5. Emotions are contagious.
And that fun they create doesn’t stop within the group. The emotions, the energy from one person travels outward and onward to the next person. So enthusiasm is contagious. And so is optimism. And anger, boredom and apathy too.
I think one of the biggest keys to Bruce’s success is how he is able to convey his own emotions through your speakers (or on stage) and make you feel a lot too. As I said above in point #4, when you go bold with your emotions you create a strong connection to other people. So going bold in a positive emotional way is a good tip for creating a real connection and perhaps starting a good relationship.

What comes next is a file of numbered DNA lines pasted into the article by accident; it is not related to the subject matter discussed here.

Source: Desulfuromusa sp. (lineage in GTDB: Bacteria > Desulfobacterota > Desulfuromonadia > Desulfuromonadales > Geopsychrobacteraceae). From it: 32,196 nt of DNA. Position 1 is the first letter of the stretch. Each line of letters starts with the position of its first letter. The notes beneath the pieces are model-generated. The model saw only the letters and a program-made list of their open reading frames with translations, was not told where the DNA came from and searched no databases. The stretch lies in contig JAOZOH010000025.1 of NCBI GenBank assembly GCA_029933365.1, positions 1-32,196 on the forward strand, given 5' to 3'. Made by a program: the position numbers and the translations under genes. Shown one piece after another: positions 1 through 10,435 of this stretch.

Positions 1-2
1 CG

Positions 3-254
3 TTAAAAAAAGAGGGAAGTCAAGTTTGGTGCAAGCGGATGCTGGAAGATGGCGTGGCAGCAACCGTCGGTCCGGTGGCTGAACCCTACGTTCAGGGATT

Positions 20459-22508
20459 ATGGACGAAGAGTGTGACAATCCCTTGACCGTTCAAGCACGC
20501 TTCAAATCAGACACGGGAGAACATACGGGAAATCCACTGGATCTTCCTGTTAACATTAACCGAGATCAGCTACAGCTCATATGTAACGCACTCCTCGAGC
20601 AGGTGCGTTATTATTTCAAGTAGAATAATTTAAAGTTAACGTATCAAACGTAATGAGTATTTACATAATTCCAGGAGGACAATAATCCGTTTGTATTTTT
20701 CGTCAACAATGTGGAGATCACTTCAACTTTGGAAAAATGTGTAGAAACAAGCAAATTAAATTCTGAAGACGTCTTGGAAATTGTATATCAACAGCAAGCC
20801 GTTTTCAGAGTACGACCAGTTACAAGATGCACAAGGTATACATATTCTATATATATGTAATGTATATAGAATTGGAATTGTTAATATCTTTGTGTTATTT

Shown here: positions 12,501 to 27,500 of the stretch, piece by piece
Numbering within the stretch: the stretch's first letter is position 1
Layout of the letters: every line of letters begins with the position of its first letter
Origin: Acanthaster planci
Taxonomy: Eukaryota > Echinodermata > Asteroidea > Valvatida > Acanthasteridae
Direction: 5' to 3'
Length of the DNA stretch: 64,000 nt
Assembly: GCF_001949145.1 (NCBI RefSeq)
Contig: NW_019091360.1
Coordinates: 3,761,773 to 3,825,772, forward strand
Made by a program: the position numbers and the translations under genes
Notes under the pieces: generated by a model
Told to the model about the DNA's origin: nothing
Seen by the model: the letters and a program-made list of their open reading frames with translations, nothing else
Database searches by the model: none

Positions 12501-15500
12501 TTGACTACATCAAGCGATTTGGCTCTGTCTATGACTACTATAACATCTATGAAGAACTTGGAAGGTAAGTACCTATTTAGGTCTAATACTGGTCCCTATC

6. You are the one holding yourself back.
As I’m listening to “Your own worst enemy” over and over again I’m reminded about one of the most important things I’ve learned over the last year. Most of the time it’s not someone else holding you back. It’s you.
If you go beyond the surface of a problem you often discover that what seemed like an external problem actually has a solution within you, within your thoughts and behaviour. And not saying this in a rah-rah motivational way. It’s just what I have discovered to be accurate a lot of the time.